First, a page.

And that concludes my two cents Smile

Tina
Father Photius
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I've always liked Jeff McBride's Vortex cane and his Revolution video is a great video for learn cane handling and moves.
"Now here's the man with the 25 cent hands, that two bit magician..."
magodiego
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I have exactly the same cane. I bought it in Tannen's Magic NY
Scott Compton
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The second link is the Precision Magic cane. To be fair, that is from an instructional video designed to show most of the moves taught on the video. I know Dave well. He is the creator of that cane and that was the accompanying video. As for the hat move - my son was mentored by Dave and he won several awards with a routine very similar to that. He got many compliments from judges about the hat move. Sterling Dietz also used a move (removing the gloves)that my son created with the help of Dave, and he won the IBM youth contest. I also agree that less is better, my son's routine was a little too long, but it served him well.
Magic is an art. I am merely a tour guide.
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Jerrid Mutter
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Virginia Beach, VA
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So Scott, would you say that the Precision is one of the better ones out there or is there a better one than that? I don't know a whole lot about the dancing cane but that hat move was very nice.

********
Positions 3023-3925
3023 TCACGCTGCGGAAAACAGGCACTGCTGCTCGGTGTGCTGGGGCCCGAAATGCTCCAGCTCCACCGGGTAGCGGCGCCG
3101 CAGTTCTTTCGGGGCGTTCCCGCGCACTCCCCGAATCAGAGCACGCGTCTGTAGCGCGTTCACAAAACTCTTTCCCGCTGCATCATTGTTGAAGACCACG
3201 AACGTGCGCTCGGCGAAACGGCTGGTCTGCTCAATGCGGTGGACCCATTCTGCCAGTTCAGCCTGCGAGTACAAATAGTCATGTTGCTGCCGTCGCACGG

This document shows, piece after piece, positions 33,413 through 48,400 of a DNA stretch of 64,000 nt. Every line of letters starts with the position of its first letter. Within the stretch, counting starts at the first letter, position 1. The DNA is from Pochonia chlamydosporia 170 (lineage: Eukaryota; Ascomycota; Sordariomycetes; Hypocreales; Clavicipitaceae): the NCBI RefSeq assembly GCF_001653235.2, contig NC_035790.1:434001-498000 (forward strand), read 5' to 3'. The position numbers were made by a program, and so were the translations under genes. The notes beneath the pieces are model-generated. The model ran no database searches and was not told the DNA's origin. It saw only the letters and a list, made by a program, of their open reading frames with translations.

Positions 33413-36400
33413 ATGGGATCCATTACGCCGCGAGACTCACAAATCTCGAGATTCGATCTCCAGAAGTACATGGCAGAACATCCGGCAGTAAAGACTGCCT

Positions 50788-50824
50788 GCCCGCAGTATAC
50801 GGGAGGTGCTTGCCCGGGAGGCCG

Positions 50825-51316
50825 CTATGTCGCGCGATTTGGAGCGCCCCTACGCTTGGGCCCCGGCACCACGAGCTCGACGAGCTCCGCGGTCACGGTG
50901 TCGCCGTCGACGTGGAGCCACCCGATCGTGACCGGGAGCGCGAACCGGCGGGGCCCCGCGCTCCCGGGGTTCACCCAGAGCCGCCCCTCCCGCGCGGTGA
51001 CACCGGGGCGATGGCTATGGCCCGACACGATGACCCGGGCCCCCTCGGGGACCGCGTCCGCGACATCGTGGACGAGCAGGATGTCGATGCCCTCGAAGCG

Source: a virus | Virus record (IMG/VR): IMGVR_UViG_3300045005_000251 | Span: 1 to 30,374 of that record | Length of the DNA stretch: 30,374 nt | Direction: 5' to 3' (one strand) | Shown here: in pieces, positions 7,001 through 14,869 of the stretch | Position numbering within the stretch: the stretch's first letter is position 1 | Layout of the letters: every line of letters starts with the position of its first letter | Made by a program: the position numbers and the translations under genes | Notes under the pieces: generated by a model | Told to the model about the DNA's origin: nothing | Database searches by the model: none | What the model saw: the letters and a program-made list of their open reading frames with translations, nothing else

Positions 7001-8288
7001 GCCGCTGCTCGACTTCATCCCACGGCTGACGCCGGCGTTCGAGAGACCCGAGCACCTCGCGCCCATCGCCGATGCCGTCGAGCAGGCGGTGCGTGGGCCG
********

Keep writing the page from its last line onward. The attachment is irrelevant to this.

Magic Enhancer
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Robert Haas
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I'd say it's the BEST dancing cane available right now....

Robert Haas
Robert Haas
Magic Enhancer
Quality magic products for the working professional.
www.MagicEnhancer.com
Scott Compton
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Hampton, VA
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I agree with Robert, but it is a heavy cane, so lighting can be a problem. A lighter cane can use a much thinner gimmick, thus less visible.
Magic is an art. I am merely a tour guide.
http://www.facebook.com/pages/Scott-Compton-Magician/160270640674735

"You are the magic" Jay Ose to Albert Goshman
Big Daddy Cool
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The Houdini Room at The Casa de Cool
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Quote:
On 2008-04-18 23:41, Scott Compton wrote:
The second link is the Precision Magic cane. To be fair, that is from an instructional video designed to show most of the moves taught on the video. I know Dave well. He is the creator of that cane and that was the accompanying video. As for the hat move - my son was mentored by Dave and he won several awards with a routine very similar to that. He got many compliments from judges about the hat move. Sterling Dietz also used a move (removing the gloves)that my son created with the help of Dave, and he won the IBM youth contest. I also agree that less is better, my son's routine was a little too long, but it served him well.


Just a point of clarification - I was actually the first performer working with David Mann to incorporate the hat moves, officially debutting it in the 2005 IBM stage comp where I was named a Gold Medal finalist.

But Christian is fantastic and his glove work with the cane is rather amazing!
Swing hard, swing often, and we'll catch ya on the Flip-Side!
John Pyka